But Carter said Brockovich, a 46-year-old former legal assistant who became an instant celebrity after her environmental crusade against a utility company was made into a movie starring Julia Roberts, could not serve as a plaintiff. That's because she is not an injured party and there is no specific law that grants her the power to sue on behalf of the government in this case, the judge ruled.
But Brockovich issued a statement through an assistant that said she would appeal Carter's decision.
"I am proud to be a consumer advocate on this issue and will continue to be," she said.
Keeping up with the EU requirement by MicroSoft to make software codes public, computer server and software maker Sun Microsystems Inc. said Monday that it had begun to make its Java technology an open-source software project available for free on the Internet.
The announcement represents one of the largest additions of computer code to the open-source community -- and it marks a major shift for a company that had once fiercely protected the source code used in 3.8 billion cellphones, supercomputers, medical devices and other gadgets.
Santa Clara, Calif.-based Sun said it was making nearly all of Java's source code -- excluding small pockets of code that aren't owned by Sun -- available under the GNU General Public License.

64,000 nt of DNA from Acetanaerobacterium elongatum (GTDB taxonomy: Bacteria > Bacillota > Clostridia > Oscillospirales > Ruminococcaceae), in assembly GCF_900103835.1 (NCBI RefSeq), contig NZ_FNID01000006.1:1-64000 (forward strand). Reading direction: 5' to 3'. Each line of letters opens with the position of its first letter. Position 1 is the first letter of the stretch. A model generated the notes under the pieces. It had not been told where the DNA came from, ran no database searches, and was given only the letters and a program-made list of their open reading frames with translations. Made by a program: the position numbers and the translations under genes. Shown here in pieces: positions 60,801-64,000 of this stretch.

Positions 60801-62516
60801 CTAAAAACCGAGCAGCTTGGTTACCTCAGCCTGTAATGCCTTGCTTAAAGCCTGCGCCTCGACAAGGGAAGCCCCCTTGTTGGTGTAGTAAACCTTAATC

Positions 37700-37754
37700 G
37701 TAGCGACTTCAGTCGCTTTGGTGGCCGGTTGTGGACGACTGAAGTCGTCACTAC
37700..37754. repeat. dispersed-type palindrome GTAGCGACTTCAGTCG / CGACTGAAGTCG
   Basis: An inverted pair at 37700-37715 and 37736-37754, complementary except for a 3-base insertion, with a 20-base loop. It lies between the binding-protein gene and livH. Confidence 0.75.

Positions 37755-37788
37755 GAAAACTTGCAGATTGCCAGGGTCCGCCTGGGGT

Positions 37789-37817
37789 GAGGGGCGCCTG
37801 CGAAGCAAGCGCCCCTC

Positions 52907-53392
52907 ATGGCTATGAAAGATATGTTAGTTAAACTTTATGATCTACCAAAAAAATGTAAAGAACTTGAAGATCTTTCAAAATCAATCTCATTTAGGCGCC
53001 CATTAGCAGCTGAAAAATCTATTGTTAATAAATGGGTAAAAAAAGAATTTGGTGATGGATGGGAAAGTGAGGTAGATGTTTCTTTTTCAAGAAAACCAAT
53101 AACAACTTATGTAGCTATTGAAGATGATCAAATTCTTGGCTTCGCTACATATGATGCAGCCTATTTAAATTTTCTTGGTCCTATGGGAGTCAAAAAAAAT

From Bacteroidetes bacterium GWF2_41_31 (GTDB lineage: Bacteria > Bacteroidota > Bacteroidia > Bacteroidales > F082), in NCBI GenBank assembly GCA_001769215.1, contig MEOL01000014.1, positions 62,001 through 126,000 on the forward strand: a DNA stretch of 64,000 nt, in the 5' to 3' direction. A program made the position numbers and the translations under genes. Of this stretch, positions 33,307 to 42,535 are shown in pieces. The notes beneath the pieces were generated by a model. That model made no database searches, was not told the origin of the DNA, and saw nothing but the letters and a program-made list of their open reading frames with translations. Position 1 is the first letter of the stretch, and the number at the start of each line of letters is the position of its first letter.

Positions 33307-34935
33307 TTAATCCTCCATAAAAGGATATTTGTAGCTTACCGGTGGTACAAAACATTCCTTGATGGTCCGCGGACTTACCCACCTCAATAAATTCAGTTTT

Making Java an open-source project allows programmers to examine, modify, fix bugs and contribute new features in Java's underlying code. The project requires that any changes be made public.
Sun, a formerly highflying dot-com that has lost billions of dollars since the stock market collapse of 2000, has hitched its rebound strategy in part to the growing open source movement.
Rich Green, Sun's executive vice president of software, said the company hoped to turn more developers into Java programmers, who may then create additional software to support Sun products.
Pasadena. Two Yahoo Inc. executives responsible for selling advertising on other websites have stepped down, dealing the company a setback in its efforts to catch up with Google Inc.
Bill Demas, senior vice president of Yahoo's publisher network, resigned during the last quarter and will leave the company at the end of November, spokeswoman Kristen Wareham said Monday. Will Johnson, a vice president, left two weeks ago.
Wareham said the executives left of their own accord.
The departures come as Yahoo, which ranks second to Google in Internet search, tries to sign up more sites to display the ads it sells. Demas oversaw Yahoo's business to sell ads on large websites including cnn.com, while Johnson ran a trial program to offer ads on smaller sites, including blogs.
Yahoo remains committed to selling ads that appear on other websites, Wareham said.
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Feature Story /Judge
Dismisses Brockovich as plaintiff in Medicare
Code released to public by Sun Microsystems Inc
CLICK Ad Executives resign